This word is said to be coined by minister and psychologist Wayne Oats in 1971. And as we near the 50 year anniversary of this word’s existence, the debate continues on whether or not being dubbed a workaholic is something to be proud of or not.
Perfect Balance Is an Urban Legend
July 5th is National Workaholics Day, and it’s a day that’s meant to remind people to balance their personal and professional lives. But is perfect balance actually obtainable?
We’re supposed to be able to have it all, right? In fact, ‘balance’ is arguably one of the greatest catchwords of the decade. People are fed the belief that if they work hard enough, they can excel at work and at home instantaneously… all while staying perfectly fit and finding plenty of time for self-care. If you’re asking yourself whether or not this is too tall of an order, then your thoughts are already headed in the right direction. As Oprah Winfrey once said, “You can have it all. Just not all at once.”
To actually believe that perfect balance is possible is a recipe for disaster. In your marriage, there are times when you’ll give 70% and your spouse gives 30%. In your job, there are times you can’t take the lead on a project that requires extra hours because that will conflict with your child’s extracurriculars. In your personal life, there are times when you’re too busy scotch-taping your heart together and trying not to fall apart to even think about proper self-care.
And then… your world changes.
The ebb and flow of life occurs and suddenly, you realize your spouse is giving 70% and you’re giving 30%. You realize your children have relationships and summer jobs and because of that, you can take a lead on a work project that requires extra hours. You realize your heart and your well-being are stronger with self-care and you throw yourself into proper nutrition and exercise with an unapologetic intensity that is inspiring. In a nutshell, things are off-balance again but in a way that works for your life… at least at the moment.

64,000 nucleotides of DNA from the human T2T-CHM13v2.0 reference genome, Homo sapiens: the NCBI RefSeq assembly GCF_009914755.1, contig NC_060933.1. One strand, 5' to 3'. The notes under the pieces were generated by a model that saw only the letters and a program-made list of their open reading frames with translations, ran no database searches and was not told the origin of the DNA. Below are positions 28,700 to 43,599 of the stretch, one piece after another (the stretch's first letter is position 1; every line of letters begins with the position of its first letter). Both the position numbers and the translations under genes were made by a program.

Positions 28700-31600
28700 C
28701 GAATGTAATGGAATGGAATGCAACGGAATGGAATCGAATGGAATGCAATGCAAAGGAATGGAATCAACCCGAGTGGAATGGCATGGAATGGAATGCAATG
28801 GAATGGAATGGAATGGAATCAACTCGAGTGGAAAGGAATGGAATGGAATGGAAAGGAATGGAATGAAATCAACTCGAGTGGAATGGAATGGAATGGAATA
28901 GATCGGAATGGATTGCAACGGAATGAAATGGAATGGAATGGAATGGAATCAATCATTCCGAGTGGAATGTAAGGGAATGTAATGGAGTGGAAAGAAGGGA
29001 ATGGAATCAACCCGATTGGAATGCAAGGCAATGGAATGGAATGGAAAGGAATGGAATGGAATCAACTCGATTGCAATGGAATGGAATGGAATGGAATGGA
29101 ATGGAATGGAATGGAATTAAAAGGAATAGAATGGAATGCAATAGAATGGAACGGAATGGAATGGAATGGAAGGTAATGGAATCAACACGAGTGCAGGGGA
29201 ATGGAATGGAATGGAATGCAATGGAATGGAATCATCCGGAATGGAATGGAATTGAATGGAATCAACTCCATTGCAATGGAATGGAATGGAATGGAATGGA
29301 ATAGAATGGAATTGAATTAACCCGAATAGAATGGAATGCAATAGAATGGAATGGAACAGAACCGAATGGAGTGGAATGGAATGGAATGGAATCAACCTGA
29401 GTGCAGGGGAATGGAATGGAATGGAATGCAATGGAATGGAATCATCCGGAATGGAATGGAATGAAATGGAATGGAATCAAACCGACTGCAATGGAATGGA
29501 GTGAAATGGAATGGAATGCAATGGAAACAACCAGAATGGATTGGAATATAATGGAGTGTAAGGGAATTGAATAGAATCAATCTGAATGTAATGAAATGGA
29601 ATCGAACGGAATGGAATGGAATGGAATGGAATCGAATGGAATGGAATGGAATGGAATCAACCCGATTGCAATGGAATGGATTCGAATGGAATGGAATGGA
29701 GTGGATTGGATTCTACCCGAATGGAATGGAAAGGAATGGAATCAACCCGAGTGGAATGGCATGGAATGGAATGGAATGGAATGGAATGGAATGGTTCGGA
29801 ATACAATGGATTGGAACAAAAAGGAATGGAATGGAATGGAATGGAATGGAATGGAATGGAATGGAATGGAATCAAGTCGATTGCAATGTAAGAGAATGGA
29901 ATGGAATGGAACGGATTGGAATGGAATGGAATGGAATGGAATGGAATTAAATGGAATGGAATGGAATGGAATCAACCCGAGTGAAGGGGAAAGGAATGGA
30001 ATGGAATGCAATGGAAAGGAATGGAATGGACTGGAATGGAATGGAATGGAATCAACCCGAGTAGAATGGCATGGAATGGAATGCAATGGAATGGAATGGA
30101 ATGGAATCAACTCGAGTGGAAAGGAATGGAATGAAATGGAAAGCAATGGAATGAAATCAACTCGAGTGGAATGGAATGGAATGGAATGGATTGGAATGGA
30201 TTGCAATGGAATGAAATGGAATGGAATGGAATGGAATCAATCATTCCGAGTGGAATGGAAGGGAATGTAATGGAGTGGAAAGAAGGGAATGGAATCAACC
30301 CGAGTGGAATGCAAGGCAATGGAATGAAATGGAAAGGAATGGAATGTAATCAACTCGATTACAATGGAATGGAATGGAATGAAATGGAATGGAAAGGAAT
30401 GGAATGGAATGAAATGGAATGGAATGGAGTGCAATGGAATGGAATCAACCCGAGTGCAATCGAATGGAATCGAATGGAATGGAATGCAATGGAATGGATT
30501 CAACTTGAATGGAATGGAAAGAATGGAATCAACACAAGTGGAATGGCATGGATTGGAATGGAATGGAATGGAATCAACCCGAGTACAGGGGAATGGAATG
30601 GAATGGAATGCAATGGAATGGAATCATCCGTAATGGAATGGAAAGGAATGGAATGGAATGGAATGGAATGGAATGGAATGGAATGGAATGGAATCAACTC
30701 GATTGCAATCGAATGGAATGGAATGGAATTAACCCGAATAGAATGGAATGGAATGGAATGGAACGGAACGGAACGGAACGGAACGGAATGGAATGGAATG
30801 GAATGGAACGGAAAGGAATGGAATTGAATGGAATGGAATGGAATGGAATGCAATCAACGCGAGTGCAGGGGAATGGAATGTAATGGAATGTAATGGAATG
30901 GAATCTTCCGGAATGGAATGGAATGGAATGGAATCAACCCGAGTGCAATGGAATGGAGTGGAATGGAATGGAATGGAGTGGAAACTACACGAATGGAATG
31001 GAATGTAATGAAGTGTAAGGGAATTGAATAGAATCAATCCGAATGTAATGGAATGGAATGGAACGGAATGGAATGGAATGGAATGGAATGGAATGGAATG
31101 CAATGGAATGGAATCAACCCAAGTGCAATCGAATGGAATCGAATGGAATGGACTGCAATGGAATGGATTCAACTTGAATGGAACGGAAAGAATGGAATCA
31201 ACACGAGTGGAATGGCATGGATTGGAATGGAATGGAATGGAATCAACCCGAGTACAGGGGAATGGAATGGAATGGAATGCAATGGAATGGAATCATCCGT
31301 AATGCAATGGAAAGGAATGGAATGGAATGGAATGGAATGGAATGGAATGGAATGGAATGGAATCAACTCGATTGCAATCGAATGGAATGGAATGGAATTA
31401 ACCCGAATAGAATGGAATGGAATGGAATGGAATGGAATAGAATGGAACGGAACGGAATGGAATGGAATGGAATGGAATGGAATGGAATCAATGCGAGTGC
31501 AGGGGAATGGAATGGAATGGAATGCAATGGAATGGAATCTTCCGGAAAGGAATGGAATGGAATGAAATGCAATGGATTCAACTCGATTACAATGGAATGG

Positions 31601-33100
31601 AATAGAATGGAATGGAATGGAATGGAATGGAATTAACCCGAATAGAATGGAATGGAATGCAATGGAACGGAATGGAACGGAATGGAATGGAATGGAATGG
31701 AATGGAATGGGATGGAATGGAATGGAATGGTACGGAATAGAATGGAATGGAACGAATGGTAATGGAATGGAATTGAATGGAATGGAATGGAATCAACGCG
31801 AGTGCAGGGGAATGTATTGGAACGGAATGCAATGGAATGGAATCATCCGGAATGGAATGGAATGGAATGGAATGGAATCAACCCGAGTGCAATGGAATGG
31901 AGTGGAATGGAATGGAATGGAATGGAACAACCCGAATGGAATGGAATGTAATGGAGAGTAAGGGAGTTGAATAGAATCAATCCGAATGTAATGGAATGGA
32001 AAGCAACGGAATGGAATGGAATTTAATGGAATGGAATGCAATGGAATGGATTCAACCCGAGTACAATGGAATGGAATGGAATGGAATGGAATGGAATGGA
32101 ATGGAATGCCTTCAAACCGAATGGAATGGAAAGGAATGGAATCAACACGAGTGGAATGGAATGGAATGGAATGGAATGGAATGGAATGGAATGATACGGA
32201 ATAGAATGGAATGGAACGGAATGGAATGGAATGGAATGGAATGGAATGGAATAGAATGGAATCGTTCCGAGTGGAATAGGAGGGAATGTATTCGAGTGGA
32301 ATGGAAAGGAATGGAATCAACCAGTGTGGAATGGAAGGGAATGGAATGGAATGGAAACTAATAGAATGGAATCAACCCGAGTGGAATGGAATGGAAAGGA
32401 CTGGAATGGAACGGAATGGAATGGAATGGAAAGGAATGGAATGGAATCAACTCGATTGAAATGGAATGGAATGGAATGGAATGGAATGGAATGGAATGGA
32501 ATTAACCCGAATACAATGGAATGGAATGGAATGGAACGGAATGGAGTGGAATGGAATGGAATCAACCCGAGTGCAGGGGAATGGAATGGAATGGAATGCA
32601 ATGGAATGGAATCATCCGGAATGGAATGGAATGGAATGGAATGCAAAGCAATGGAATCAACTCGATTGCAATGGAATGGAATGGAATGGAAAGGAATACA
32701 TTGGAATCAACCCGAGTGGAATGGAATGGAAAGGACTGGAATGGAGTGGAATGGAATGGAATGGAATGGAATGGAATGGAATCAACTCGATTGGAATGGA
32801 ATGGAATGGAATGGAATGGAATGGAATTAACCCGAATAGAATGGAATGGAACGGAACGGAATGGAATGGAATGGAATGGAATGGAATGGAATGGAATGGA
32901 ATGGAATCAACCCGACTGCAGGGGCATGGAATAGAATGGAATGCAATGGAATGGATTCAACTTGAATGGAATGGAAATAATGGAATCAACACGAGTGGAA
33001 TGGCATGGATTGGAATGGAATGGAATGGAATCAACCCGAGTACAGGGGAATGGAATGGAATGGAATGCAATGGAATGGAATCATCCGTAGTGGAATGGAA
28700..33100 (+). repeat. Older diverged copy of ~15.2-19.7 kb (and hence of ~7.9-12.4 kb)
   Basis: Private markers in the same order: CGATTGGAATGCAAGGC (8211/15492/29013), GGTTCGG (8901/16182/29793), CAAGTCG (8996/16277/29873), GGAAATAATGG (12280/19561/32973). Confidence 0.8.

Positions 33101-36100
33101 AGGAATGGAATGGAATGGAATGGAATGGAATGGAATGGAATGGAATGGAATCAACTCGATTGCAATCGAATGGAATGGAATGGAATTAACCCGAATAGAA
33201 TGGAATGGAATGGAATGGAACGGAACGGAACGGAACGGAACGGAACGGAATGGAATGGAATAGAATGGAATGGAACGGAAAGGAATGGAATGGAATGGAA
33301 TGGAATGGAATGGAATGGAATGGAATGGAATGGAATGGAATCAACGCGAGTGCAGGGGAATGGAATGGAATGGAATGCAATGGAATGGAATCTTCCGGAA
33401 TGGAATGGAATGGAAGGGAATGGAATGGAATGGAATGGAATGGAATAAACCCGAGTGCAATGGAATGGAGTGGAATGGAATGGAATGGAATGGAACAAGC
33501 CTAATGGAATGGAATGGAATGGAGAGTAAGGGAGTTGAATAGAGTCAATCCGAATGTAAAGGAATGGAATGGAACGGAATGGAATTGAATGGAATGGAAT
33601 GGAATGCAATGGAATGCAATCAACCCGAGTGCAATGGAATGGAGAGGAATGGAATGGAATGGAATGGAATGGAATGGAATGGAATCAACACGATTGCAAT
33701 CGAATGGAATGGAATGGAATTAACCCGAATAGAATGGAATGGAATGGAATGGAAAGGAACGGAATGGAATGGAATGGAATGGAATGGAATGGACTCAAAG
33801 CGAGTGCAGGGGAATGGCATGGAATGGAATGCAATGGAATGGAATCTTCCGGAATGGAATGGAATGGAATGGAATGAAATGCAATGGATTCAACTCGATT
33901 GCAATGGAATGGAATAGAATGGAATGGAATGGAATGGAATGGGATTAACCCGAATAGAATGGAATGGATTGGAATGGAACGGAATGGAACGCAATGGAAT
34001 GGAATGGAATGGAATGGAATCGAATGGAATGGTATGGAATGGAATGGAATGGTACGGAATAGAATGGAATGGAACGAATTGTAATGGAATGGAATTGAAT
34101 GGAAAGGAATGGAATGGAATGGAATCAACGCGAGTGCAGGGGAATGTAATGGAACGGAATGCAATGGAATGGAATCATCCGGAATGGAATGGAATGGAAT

The Debate Continues
The pressure to live a perfectly balanced life and believing that perfect balance is actually obtainable for the long-run is why the debate on whether or not it’s ideal to be a workaholic continues. The same person who is scolded for missing their child’s school events for work is the same person who points out that to afford those school events and other extracurriculars, such as sports and band, they need disposable income.
One person’s view of the person working extra hours shows someone who is missing out on family time to earn a buck, while another perspective of that exact same person shows someone sacrificing for their children and working hard to provide the opportunities that boost their children’s self-esteem, confidence, and overall well-being.
So where does this leave the conversation on being a workaholic?
Does Life Steer your Work or Does Your Work Steer Your Life?
If the work you do rules your life, so much so that it trumps what’s best for you and your family, then being a workaholic may very well be your nemesis. But if work truly fuels you and your family’s dreams, then being a workaholic symbolizes your commitment to both you and your family, especially if being a workaholic is only a season of your life.
Throw visions of balance out the window. Reflect on the hours you work and honestly assess whether they are contributing to you and your family’s best life or taking away from it. For most, life can not be void of work nor can it be completely encompassed by it. Learning to accept the ebb and flow of life and to reflect on work-related choices, from the number of hours one works to the willingness to change jobs for the benefit of one’s self and/or family, will help better ensure that the term workaholic is spoken in a positive light when applied to you.
Always remember: Work should build you up, not tear you down.
Author: Evelyn Lindell
Certified Health & Wellness Coach